Like I’ve said before, Christianity is not the basis of morality and Christians are not the only ones with morals. I do in fact have morals. I get them from my parents, my teachers, my friends, etc. But I also get them from philosophy. I have taken a lot of philosophy courses related to ethics, which has forced me to think critically before I accept an idea as moral or immoral. It is philosophy that convinced me that abortion and euthanasia are not immoral and can, in fact, be moral. Philosophy also convinced me that morality is subjective. But my point is that I know the difference between right and wrong. Most people do. And I believe that most people do more moral or amoral (not related to morality) than immoral actions.
6) Even if the Bible was convincing, the Christian God isn’t worth worshiping.
This is a God responsible for genocides. This is a God who ordered a man to kill his son to prove his loyalty, a God who killed their own son because they couldn’t figure out any other way to forgive humanity. This God even threatens to torture people for eternity simply because they can’t believe in him. Why would I worship this God?
7) Of all the religions that exist, I see no reason why the Christian religion is more likely to be true than the rest of them.
There are thousands of religions and millions of gods. Every believer says their religion is the true religion, and they all say their god is, at least, stronger than the others. What’s more, all religions seem to be supported by the same lack of evidence. So why would I accept Christianity over all of the rest?
8) Too many churches teach hate and encourage their congregants to view themselves as superior to all other humans.
If a church could prove that there was evidence to support their religion over all others, then I would understand a church viewing themselves as separate from all other religions, but teaching people to believe that they are better than others only leads to problems. No one is better than any other, and nobody should view hate as acceptable. The number of churches that support one or both of those ideas make it difficult for me to accept the organized religion associated with Christianity. Why would I want to hang out with people who believe I’m less than them simply because I disagree with them?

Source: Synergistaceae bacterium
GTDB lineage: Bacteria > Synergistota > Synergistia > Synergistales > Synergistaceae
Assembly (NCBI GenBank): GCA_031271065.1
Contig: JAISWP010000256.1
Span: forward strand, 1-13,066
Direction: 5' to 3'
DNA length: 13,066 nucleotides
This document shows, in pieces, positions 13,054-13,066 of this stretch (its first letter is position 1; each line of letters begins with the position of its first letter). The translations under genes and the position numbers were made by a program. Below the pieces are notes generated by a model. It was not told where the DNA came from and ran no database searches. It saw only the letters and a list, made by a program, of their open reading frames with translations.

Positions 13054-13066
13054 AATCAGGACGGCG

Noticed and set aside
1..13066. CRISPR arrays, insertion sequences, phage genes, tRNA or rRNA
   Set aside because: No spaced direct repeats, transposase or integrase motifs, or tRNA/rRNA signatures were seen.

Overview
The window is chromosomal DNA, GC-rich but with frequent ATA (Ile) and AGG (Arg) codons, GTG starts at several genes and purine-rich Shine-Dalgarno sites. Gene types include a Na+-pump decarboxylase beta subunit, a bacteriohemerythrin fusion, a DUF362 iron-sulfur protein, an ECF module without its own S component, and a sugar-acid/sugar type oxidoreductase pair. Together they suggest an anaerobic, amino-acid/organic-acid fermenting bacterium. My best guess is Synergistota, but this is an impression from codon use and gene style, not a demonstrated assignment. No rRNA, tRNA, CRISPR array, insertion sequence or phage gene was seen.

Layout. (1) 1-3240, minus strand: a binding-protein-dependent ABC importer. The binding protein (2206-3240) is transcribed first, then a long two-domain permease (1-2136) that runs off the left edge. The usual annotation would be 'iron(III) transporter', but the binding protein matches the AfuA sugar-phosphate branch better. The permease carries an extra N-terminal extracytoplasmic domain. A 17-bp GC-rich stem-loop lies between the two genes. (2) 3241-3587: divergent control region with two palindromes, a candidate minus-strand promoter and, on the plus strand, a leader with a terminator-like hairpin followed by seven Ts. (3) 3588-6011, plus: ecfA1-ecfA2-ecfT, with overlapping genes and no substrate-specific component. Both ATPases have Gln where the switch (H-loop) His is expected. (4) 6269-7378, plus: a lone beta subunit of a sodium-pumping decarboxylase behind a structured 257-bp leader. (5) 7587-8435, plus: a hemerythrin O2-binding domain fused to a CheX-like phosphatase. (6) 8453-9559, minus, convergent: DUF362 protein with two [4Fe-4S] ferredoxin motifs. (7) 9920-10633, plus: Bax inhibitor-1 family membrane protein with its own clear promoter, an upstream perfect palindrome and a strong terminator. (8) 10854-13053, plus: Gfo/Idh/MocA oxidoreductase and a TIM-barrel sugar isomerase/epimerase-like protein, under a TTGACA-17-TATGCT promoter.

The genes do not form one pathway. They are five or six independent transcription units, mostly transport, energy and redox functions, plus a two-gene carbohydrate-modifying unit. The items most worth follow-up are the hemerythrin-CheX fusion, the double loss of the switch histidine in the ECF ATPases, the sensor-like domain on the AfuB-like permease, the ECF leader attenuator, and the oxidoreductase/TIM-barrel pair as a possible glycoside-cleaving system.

9) I don’t believe anyone deserves an infinite punishment for a finite crime.
Do you believe in a literal hell? What makes someone deserving of such a place? Disbelief? How is torture an acceptable response for disbelief in anything? Blasphemy? If I don’t believe, does my blasphemy count? If so, am I deserving of hell for saying something about something I don’t believe in? Murder? How many murders can one person commit? Is infinite punishment acceptable for a finite number of murders? Why isn’t imprisonment enough of a punishment?
10) I see nothing wrong with not knowing the answer.
It seems like a lot of people accept God’s existence because they believe it’s better to have any answer, even a wrong one, than having no answer. Personally, I think it’s better to accept that you don’t know until you’re reasonably sure that your answer is the right one. I’m not going to say I know until I have evidence to say I know. This isn’t to say that Christians all say that they know God exists (theism is still a belief and not a knowledge claim), but in every other circumstance the disbelief would be the default position. As such, I will continue to disbelieve in the existence of Gods until evidence of their existence is found.